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5th Day in Marseille…

So today’s plan was to walk past the harbor, visit the fort overlooking the harbor entrance, retrace my steps back to board the subway, to the train station, hop on the Cassis train, make my way to the Cassis Harbor by bus or taxi, buy a boat ticket to visit the French Fjords, spend a couple hours on a boat, have a nice dinner there in Cassis, then back to Marseille. That was my hoped for adventure.

Early in the morning, near 8 AM, I’d already walked the couple miles from my apartment to the southern tip of the harbor. The Fort St. Nicolas complex is a fort built atop an outcropping overlooking the sea at the mouth of the Marseille Harbor. There’s a museum in the area too. I’d hoped to be able to tour the entire complex over a couple hours but when I walked up to the forts gate, a construction manager shooed me away, because they weren’t open yet. I could see lots of interesting stuff though. The construction manager had his office in an old rock carved room with a desk, drawing table strewn with drawings, a landline phone, a strangely anachronistic computer and printer, etc. I ask if I could go into the courtyard for pictures? Not for another year he tells me. I saw a sign to that effect just before entering the open main gate, but didn’t really pay attention. They do allow people to wander around the outer grounds of the fort, but not the inner section. Here’s a shot just after entering the main gate on the right, climbing those stairs and up the path to the main fort entrance.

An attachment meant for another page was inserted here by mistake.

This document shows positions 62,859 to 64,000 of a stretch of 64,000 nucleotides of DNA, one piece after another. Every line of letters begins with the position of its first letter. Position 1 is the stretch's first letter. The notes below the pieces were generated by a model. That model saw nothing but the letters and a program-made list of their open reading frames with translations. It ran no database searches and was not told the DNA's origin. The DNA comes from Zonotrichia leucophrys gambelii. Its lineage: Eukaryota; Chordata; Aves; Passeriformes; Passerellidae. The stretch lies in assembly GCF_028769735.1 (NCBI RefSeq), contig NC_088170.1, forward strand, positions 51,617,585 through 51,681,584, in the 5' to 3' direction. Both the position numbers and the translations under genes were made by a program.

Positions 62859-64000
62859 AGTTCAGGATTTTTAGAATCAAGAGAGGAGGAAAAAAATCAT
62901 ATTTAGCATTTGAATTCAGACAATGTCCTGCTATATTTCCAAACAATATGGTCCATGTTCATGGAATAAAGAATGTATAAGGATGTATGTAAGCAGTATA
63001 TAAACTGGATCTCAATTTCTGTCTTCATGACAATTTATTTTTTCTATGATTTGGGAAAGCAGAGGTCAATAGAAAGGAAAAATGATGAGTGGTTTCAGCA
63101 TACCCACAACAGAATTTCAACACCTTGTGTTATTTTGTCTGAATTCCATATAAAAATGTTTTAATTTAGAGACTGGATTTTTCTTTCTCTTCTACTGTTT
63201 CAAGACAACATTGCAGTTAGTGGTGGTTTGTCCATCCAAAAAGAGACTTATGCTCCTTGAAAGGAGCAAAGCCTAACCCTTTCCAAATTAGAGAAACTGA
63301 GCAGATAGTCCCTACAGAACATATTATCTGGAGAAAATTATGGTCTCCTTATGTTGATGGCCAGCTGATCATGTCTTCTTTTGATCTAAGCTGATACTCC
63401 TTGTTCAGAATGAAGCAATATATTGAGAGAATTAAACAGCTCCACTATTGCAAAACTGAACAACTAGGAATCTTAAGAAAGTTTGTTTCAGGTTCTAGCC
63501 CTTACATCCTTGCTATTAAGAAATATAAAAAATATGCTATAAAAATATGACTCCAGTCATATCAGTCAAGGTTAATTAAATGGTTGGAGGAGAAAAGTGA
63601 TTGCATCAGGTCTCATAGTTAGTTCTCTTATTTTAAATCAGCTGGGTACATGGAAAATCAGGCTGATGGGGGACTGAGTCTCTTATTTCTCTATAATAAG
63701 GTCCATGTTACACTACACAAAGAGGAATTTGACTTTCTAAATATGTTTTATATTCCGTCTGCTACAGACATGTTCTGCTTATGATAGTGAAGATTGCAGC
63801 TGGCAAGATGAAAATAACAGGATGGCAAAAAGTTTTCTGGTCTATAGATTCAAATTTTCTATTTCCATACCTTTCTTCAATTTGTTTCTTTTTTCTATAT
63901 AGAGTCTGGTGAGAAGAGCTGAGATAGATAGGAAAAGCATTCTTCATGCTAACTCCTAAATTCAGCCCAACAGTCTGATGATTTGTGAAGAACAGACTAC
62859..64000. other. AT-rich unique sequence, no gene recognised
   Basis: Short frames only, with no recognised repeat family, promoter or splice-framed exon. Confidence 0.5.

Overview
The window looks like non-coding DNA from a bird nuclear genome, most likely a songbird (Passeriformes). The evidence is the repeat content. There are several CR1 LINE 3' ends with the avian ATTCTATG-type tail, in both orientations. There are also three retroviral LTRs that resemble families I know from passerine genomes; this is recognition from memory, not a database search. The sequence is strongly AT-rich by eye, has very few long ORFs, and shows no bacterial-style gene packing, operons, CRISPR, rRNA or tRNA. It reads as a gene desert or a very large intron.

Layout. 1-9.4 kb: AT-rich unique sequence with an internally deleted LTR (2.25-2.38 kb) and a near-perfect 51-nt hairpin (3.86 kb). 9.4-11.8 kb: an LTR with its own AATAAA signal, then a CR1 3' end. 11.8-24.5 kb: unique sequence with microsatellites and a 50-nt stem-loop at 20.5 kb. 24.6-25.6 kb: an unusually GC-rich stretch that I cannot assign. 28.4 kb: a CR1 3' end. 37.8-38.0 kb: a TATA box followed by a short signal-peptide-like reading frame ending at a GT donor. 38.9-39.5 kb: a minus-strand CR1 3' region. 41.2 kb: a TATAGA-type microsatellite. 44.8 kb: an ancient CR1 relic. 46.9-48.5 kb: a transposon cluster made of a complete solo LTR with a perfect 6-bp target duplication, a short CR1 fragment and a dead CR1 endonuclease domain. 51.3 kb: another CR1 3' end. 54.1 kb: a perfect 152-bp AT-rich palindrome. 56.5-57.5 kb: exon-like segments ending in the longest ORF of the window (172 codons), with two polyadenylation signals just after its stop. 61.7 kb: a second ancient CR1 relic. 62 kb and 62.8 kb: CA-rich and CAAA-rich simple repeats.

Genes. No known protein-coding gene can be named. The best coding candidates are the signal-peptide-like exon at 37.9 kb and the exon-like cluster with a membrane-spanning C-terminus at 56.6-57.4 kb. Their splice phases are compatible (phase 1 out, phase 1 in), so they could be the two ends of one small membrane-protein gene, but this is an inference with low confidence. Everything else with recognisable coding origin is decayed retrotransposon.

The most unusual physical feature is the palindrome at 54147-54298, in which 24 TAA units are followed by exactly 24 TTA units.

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3rd & 4th Day in Marseille…

Another beautiful day in Marseille…I was NOT regretting my decision to travel down here. Another beginning to what looked like a weather perfect day. What was happening though was that we had a very early morning rainstorm. I could feel it and smell it on the breeze when I got up. And see the puddles down on the street. Storms heading north to Paris it turned out.

As you might imagine, after a month doing the tourist dance in Europe, I was getting to a point where I wanted to take my time and spend more time sitting than walking. I felt I should leave walking, jogging, and running to those times I’d need to catch a form of public transportation or escape a band of thieves. Not that I worried much about thieves, but doesn’t hurt to be constantly prepared and vigilant.

Today was going to be a tour bus day, but not until after I visited the outdoor market for some fresh fruit and veggies.